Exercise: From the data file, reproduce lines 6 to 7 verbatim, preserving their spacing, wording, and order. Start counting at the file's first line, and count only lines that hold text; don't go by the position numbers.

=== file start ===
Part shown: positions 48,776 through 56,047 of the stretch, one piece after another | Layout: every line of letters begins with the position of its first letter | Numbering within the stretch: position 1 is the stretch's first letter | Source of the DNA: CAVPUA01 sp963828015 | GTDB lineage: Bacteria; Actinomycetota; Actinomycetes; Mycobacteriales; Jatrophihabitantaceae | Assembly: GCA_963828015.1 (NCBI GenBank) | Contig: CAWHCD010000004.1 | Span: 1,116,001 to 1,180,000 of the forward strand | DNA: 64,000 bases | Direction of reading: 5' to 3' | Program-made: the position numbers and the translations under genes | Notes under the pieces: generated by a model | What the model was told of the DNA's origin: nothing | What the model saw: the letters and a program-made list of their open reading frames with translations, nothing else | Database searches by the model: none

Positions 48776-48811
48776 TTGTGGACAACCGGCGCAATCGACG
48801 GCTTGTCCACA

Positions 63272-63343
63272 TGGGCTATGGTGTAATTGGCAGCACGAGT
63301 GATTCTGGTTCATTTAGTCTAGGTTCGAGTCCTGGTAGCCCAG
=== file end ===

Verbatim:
63272 TGGGCTATGGTGTAATTGGCAGCACGAGT
63301 GATTCTGGTTCATTTAGTCTAGGTTCGAGTCCTGGTAGCCCAG